Reproduced with permission from reference 1© 2017 American Chemical Society
In-depth analysis of the mechanisms that generate floating crystals from hot liquids could lead to large-scale, printable solar cells
In the race to replace silicon in low-cost solar cells, semiconductors known as metal halide perovskites are favored because they can be solution-processed into thin films with excellent photovoltaic efficiency. A collaboration between KAUST and Oxford University researchers has now uncovered a strategy that grows perovskites into centimeter-scale, highly pure crystals thanks to the effect of surface tension.
In their natural state, perovskites have difficultly moving solar-generated electricity because they crystallize with randomly oriented grains. Osman Bakr from KAUST's Solar Center and coworkers are working on ways to dramatically speed up the flow of these charge carriers using inverse temperature crystallization (ITC). This technique uses special organic liquids and thermal energy to force perovskites to solidify into structures resembling single crystals--the optimal arrangements for device purposes.
While ITC produces high-quality perovskites far faster than conventional chemical methods, the curious mechanisms that initiate crystallization in hot organic liquids are poorly understood. Ayan Zhumekenov, a PhD student in Bakr's group, recalls spotting a key piece of evidence during efforts to adapt ITC toward large-scale manufacturing. "At some point, we realized that when crystals appeared, it was usually at the solution's surface," he says. "And this was particularly true when we used concentrated solutions."
The KAUST team partnered with Oxford theoreticians to identify how interfaces influence perovskite growth in ITC. They propose that metal halides and solvent molecules initially cling together in tight complexes that begin to stretch and weaken at higher temperatures. With sufficient thermal energy, the complex breaks and perovskites begin to crystallize.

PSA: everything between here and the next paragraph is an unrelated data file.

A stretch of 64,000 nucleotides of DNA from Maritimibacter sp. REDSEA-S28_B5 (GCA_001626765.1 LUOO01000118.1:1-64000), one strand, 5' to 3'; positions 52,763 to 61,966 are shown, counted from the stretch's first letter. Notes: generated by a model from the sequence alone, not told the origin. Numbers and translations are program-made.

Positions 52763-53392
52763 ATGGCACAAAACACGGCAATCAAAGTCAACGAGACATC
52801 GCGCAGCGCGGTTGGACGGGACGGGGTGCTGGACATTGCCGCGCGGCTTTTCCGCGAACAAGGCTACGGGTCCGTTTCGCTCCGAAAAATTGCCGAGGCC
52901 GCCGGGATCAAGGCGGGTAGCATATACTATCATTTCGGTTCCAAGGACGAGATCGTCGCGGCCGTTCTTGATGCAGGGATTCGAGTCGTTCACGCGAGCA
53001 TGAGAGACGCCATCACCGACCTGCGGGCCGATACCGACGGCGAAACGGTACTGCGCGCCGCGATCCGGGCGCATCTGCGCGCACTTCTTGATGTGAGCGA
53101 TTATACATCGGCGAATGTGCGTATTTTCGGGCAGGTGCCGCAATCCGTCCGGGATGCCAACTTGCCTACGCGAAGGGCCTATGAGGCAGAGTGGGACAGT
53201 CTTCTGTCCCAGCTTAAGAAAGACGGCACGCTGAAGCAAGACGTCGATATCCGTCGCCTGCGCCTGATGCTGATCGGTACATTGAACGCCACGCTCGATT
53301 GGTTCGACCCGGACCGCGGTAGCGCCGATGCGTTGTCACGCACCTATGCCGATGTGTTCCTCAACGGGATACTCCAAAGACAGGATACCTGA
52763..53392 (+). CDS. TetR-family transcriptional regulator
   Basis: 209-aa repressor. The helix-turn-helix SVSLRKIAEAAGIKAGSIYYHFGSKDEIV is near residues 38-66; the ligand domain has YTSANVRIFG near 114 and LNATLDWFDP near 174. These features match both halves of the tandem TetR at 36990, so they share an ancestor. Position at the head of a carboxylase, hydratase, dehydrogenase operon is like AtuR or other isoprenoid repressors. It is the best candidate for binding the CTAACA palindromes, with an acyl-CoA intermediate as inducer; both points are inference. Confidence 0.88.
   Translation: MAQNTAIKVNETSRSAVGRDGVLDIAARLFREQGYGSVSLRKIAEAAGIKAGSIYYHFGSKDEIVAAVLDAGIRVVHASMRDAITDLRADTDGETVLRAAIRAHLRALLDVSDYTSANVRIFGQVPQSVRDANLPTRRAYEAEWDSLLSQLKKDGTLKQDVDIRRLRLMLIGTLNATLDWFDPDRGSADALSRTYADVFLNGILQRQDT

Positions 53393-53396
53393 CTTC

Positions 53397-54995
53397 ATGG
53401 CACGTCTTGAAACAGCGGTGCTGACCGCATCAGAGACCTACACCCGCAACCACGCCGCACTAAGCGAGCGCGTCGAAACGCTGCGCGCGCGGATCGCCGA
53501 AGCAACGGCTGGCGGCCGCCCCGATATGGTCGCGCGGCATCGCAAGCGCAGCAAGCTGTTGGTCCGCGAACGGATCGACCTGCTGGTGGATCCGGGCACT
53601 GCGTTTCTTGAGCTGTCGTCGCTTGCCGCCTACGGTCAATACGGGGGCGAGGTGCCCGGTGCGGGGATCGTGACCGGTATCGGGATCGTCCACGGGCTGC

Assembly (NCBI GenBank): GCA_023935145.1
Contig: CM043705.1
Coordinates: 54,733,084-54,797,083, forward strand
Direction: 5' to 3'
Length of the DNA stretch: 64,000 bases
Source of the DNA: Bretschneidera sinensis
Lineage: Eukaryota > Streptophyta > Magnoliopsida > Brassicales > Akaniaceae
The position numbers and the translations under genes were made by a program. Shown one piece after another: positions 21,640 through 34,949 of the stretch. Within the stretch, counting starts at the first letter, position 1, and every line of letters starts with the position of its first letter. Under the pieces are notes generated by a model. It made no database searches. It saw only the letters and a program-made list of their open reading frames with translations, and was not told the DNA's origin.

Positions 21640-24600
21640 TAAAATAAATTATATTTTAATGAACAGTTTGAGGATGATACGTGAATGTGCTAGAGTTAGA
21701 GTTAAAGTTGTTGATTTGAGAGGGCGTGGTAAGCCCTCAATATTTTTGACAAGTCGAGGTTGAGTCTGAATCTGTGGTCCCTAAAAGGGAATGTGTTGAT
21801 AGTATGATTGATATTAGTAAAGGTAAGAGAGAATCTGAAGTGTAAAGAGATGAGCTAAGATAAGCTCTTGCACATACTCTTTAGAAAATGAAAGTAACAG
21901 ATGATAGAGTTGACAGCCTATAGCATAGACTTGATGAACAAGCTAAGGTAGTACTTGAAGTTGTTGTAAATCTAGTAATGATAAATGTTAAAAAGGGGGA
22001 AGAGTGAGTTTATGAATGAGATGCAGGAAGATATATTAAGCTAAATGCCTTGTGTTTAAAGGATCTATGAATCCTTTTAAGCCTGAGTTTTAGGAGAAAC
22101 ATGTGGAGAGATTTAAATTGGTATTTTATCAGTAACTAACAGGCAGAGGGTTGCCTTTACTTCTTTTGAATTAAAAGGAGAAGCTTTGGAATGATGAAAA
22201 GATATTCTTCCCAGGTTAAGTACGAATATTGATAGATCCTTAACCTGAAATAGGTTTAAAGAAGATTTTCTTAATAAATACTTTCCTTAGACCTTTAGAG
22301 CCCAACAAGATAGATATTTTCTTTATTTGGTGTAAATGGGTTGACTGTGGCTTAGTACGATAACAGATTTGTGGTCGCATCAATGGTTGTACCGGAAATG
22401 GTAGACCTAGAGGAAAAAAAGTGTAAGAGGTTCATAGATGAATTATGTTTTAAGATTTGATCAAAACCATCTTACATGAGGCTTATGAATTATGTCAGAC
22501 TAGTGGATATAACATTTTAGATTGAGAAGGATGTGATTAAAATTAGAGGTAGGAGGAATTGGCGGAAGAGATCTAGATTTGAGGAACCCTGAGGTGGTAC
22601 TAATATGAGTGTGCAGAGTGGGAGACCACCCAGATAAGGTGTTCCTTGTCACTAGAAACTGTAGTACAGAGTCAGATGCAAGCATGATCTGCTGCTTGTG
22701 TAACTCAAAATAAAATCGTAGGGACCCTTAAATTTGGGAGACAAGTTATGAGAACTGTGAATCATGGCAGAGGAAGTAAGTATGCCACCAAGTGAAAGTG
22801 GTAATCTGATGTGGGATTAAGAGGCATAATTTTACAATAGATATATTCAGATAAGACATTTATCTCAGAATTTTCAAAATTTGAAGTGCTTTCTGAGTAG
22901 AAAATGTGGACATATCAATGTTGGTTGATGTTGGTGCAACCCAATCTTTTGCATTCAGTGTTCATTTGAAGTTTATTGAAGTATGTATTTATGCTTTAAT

But interestingly, the researchers found that complexes located at the solution surface can experience additional forces due to surface tension--the strong cohesive forces that enable certain insects to stride over lakes and ponds. The extra pull provided by the surface makes it much easier to separate the solvent-perovskite complexes and nucleate crystals that float on top of the liquid.
Exploiting this knowledge helped the team produce centimeter-sized, ultrathin single crystals and prototype a photodetector with characteristics comparable to state-of-the-art devices. Although the single crystals are currently fragile and difficult to handle due to their microscale thicknesses, Zhumekenov explains that this method could help direct the perovskite growth onto specific substrates.
"Taking into account the roles of interfaces and surface tension could have a fundamental impact," he says, "we can get large-area growth, and it's not limited to specific metal cations--you could have a library of materials with perovskite structures."